The UK government’s effort to boost investment in the North Sea by scaling back the windfall tax on oil and gas producers has taken a hit when one of the basin’s main operators blamed the levy for stopping drilling.
Ministers introduced a price floor on the windfall tax on Friday after months of lobbying from the industry, which claimed it was deterring investment and endangering jobs and energy security.
However, hours after the announcement, Apache, operator of the Forties oil field for the past 20 years, said it would halt all drilling in the North Sea, citing the “challenging UK macro environment with its increasingly costly and burdensome tax and regulatory regime.” ” blamed.
The company confirmed that the move would lead to job cuts in Aberdeen.
Apache produces about 50,000 barrels of oil equivalent per day, according to analysts Wood Mackenzie, making it the ninth-largest operator in the North Sea.
Forties is one of the largest and oldest oilfields in the UK’s North Sea and forms part of the supply underlying the Brent crude oil benchmark contract, and the aging asset requires regular work to maintain production.
Apache’s move follows months of turmoil among producers over changes to the tax regime, with Harbor Energy, the North Sea’s largest producer, warning it will shift investment to the US.
The Labor Party has said it will terminate new gas and drilling licenses in the North Sea if it wins general elections expected next year.
The tax rate on oil and gas rigs in the North Sea was raised to 75 percent last year at the height of the energy crisis, as the government sought to raise money to protect households from skyrocketing wholesale energy prices.
Under the measures announced Friday, it will now return to pre-crisis levels of 40 percent if oil and gas prices fall below the long-term average under the so-called Energy Security Investment Mechanism.
The bottom is set at $71.40 for crude oil and £0.54 therm for gas. Both would need to average below that level for two consecutive quarters to trigger the tax rate cut.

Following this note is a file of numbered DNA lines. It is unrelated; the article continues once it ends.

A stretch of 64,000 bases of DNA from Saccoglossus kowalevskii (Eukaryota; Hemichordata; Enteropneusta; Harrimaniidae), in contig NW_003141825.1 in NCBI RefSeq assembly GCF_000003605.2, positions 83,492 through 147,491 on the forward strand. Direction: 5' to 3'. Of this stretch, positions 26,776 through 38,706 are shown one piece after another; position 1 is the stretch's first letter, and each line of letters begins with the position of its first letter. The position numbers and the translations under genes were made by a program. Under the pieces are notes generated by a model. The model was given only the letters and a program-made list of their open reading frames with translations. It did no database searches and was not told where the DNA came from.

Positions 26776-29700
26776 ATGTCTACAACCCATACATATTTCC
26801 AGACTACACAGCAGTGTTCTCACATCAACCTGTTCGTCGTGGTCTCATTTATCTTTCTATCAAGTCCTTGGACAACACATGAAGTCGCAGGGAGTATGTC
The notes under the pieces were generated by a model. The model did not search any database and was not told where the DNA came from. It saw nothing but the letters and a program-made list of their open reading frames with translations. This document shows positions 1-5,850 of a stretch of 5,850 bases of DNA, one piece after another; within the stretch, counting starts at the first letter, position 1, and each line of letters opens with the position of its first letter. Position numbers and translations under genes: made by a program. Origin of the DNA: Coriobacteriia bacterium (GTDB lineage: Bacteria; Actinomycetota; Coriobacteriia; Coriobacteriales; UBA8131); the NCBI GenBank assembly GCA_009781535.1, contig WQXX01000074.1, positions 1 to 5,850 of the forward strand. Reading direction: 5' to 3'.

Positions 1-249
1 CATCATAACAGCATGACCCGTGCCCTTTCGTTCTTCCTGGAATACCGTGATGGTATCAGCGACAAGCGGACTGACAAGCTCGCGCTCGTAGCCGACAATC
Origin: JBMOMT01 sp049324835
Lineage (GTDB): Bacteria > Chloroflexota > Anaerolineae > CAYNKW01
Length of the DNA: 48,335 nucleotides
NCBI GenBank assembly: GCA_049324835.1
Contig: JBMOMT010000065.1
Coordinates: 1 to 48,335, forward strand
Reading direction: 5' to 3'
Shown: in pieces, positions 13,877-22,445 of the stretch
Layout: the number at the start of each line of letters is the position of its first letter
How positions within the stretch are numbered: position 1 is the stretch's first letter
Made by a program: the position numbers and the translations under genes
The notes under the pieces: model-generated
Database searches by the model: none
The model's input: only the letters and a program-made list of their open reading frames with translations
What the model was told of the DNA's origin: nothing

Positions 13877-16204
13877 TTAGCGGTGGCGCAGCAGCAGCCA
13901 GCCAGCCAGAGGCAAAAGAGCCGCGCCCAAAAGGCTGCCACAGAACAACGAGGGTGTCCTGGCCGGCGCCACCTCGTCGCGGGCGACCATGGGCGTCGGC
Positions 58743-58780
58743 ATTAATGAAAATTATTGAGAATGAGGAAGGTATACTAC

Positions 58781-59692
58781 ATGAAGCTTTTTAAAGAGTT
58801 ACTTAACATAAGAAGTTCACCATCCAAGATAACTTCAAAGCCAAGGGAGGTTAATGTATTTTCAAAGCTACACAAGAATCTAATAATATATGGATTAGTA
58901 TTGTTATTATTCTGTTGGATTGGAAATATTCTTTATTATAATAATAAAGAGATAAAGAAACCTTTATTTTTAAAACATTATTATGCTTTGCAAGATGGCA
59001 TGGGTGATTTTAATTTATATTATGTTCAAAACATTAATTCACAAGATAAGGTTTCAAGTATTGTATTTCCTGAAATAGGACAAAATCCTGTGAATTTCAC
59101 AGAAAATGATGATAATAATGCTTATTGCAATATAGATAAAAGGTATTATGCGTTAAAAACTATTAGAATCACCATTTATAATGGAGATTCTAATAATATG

The move sparked backlash from campaigners, who point out that consumers continue to face high energy bills. Wholesale prices for oil and gas have fallen sharply in recent months, but government support to households and businesses has also been phased out.
Georgia Whitaker, a climate activist with Greenpeace, said the tax contains “more loopholes than a block of Swiss cheese”.
But industry figures have also expressed frustration that the government will still take a large share of profits when prices are strong, saying this would still deter investment in a cyclical industry prone to boom and bust .
David Whitehouse, CEO of trading group Offshore Energies UK, said on Friday that the price floor was a “step in the right direction” but added that “a lot more will need to be taken to restore confidence in our industry”.
It comes as Norway’s state-owned oil company, Equinor, and its partner Ithaca Energy are preparing to decide whether to go ahead with their major new North Sea project, Rosebank.
Gareth Davies, Chancellor of the Exchequer, said it was “important that we secure investment in our own domestic supply”, adding that it would be “irresponsible to close the taps on the North Sea overnight turn”.
After peaking at over £6 per therm last summer, wholesale gas prices in the UK are back at just over 60p per therm, only slightly above the long-term average of the past decade. The oil price is round again $75 a barrel — about the level they were at before the Russian invasion of Ukraine — after hitting $130 a barrel last year.
The Treasury said on Friday it did not expect the price floor to be triggered before the windfall tax’s planned end date of 2028, based on projections from the Office for Budget Responsibility, the tax watchdog. It said the levy has raised around £2.8bn so far and is expected to raise nearly £26bn by March 2028.
The measure drove up the share prices of oil producers on Friday. Harbor Energy climbed 1.45 percent to £2.49. Serica Energy climbed 1.86 percent to £2.46.
Neivan Boroujerdi, at Wood Mackenzie, said: “I think this is a step in the right direction and could have a positive impact on short-term investment. But it does nothing to dispel the long-standing uncertainty that has engulfed the industry.”